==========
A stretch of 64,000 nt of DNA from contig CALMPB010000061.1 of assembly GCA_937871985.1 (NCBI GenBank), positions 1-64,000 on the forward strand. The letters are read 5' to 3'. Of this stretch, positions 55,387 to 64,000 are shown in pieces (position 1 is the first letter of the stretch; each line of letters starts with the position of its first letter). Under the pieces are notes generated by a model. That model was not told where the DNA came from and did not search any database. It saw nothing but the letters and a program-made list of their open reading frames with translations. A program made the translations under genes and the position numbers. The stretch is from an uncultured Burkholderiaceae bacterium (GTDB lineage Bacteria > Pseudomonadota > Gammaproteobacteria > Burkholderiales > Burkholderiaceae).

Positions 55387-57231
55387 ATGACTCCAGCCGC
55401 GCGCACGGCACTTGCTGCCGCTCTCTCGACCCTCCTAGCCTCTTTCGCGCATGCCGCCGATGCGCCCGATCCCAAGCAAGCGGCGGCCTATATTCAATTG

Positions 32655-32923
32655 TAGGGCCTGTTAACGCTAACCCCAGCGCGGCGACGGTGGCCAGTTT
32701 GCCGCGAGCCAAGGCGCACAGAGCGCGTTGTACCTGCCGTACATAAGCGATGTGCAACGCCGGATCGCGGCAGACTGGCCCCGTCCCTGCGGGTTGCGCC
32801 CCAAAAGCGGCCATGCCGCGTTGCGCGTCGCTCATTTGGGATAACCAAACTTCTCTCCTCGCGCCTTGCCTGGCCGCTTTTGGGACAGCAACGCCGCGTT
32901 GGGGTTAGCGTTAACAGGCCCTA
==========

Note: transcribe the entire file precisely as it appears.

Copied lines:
A stretch of 64,000 nt of DNA from contig CALMPB010000061.1 of assembly GCA_937871985.1 (NCBI GenBank), positions 1-64,000 on the forward strand. The letters are read 5' to 3'. Of this stretch, positions 55,387 to 64,000 are shown in pieces (position 1 is the first letter of the stretch; each line of letters starts with the position of its first letter). Under the pieces are notes generated by a model. That model was not told where the DNA came from and did not search any database. It saw nothing but the letters and a program-made list of their open reading frames with translations. A program made the translations under genes and the position numbers. The stretch is from an uncultured Burkholderiaceae bacterium (GTDB lineage Bacteria > Pseudomonadota > Gammaproteobacteria > Burkholderiales > Burkholderiaceae).

Positions 55387-57231
55387 ATGACTCCAGCCGC
55401 GCGCACGGCACTTGCTGCCGCTCTCTCGACCCTCCTAGCCTCTTTCGCGCATGCCGCCGATGCGCCCGATCCCAAGCAAGCGGCGGCCTATATTCAATTG

Positions 32655-32923
32655 TAGGGCCTGTTAACGCTAACCCCAGCGCGGCGACGGTGGCCAGTTT
32701 GCCGCGAGCCAAGGCGCACAGAGCGCGTTGTACCTGCCGTACATAAGCGATGTGCAACGCCGGATCGCGGCAGACTGGCCCCGTCCCTGCGGGTTGCGCC
32801 CCAAAAGCGGCCATGCCGCGTTGCGCGTCGCTCATTTGGGATAACCAAACTTCTCTCCTCGCGCCTTGCCTGGCCGCTTTTGGGACAGCAACGCCGCGTT
32901 GGGGTTAGCGTTAACAGGCCCTA